Another interesting note is that the BlackBerry 8820 supports UMA (unlicensed mobile access, sometimes referred to as GAN or generic access network). UMA is, at its most basic, a way of providing consumers a way of placing calls from their home Wi-Fi network and having those calls seamlessly roam to a cellular network and then back to Wi-Fi. Currently, T-Mobile is the only carrier to support the technology through its T-Mobile Hotspot @Home service. Given that AT&T Mobility (formerly Cingular) will be first to launch the device, does that mean AT&T will now offer a similar service? In short, no. I spoke briefly with John Kampfe, Director for Media & Industry Analyst Relations with AT&T Mobility who stated that just because RIM has included UMA support on the device does not mean that AT&T will actually support the technology.
While UMA support has little effect on AT&T it should make a larger splash with T-Mobile. The company's @Home service has been plagued by a lack of handset choice, particularly in the smartphone space. With the introduction of the BlackBerry 8820, T-Mobile will have a handset it can offer to business users to hopefully expand the penetration of @Home. The question is whether or not business users will buy in and whether enterprises will let them.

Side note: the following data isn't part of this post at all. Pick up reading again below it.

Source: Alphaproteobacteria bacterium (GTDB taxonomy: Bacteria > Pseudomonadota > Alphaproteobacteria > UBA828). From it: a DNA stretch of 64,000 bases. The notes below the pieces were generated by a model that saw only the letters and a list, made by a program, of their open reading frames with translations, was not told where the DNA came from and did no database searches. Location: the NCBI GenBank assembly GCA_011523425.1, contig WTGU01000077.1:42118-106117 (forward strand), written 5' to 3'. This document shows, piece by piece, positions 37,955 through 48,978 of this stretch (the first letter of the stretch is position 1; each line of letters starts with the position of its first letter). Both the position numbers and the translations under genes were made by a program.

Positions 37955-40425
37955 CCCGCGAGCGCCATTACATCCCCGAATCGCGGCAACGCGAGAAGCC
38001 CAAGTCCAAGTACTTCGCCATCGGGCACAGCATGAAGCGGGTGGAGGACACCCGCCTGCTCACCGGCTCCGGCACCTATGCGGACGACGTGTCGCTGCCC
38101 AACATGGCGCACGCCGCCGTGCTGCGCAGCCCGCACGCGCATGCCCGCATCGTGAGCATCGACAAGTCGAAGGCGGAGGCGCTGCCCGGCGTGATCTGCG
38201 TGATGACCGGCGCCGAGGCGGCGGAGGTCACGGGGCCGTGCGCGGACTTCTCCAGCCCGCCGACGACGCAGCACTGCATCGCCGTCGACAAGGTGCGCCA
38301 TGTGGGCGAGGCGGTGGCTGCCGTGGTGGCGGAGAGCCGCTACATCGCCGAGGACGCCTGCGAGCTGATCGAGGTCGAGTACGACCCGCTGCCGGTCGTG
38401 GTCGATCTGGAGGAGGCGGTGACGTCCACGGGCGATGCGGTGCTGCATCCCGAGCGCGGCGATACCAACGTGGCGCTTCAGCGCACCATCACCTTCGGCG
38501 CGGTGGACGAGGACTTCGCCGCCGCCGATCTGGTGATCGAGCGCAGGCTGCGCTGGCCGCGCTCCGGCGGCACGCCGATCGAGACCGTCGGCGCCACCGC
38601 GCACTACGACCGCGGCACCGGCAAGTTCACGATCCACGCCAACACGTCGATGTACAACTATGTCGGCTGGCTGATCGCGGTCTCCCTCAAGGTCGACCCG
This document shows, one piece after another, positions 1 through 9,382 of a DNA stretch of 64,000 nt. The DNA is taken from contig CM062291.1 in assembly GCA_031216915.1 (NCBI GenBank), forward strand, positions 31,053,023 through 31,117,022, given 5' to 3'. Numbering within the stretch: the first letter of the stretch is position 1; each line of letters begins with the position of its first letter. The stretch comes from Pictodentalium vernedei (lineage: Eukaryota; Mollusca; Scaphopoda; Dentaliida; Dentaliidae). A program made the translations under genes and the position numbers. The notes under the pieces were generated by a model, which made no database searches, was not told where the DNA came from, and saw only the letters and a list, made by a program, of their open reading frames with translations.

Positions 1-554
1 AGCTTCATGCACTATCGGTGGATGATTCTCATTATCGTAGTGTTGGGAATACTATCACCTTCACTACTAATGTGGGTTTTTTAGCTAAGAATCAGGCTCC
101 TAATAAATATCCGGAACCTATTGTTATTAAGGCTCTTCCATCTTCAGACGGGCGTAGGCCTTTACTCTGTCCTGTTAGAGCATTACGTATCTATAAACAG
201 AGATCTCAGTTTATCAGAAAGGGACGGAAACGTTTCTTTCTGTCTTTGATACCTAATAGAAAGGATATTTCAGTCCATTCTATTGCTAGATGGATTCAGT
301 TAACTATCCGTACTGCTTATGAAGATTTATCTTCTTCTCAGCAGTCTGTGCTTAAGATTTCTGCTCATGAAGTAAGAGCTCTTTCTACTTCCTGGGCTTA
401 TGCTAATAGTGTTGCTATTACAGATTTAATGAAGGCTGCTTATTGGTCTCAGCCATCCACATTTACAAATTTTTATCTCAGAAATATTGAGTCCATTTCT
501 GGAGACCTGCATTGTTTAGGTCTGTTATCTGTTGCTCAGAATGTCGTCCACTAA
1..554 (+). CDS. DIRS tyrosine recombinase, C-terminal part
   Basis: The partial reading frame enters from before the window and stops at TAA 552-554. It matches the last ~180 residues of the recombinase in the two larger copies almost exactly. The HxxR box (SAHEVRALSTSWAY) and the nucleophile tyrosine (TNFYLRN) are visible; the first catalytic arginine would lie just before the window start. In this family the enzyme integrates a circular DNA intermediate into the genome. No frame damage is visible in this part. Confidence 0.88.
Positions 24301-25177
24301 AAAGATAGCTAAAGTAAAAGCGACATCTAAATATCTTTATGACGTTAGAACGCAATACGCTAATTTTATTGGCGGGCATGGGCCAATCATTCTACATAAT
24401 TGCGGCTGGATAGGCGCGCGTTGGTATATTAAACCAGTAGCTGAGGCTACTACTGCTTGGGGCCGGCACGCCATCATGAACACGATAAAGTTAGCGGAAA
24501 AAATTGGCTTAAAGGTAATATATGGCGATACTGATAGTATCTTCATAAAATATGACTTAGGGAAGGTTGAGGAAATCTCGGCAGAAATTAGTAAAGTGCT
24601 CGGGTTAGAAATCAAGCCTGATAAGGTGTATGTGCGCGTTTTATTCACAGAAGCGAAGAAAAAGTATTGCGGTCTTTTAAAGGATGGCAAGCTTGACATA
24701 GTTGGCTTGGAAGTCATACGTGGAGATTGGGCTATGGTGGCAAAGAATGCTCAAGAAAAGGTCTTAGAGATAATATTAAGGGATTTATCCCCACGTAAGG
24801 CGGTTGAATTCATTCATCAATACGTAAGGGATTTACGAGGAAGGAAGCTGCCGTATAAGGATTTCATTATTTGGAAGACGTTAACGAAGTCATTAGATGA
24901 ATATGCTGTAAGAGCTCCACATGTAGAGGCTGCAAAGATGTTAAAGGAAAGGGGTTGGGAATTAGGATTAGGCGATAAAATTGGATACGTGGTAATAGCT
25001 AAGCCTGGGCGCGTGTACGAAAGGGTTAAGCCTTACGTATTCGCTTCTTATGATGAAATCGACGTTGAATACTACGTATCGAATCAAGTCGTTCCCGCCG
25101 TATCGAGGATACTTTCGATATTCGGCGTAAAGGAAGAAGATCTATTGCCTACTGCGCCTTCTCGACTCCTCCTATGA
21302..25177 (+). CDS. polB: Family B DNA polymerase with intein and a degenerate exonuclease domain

Of course the larger point that the 8820 raises is what will Wi-Fi support mean for Fixed Mobile Convergence (FMC) within the enterprise. Nokia's E-Series platform has become popular among developers not only because the devices include Wi-Fi but also because the hardware is relatively standard compared to Windows Mobile where OEMs use a wide variety of hardware configurations to create phones. RIM's BlackBerry platform offers the same level of hardware uniformity and control that Nokia has but with larger enterprise penetration, at least in the US and thus may prove attractive to developers.
RIM has already brought FMC development to the BlackBerry. FMC competitors like Avaya and DiVitas have introduced call handoff functionality that allows calls to roam between Wi-fi and cellular. My initial experiences with this sort of technology were rocky, however subsequent demos at Interop showed that companies, like DiVitas, have made some headway in this space. Given RIM's close relationship with carriers and the fact that FMC allows enterprises to reduce cellular charges by moving calls to enterprise WLAN networks, it will be interesting to see what development will happen on the BlackBerry 8820 and subsequent platforms and what the performance will be compared to its competition.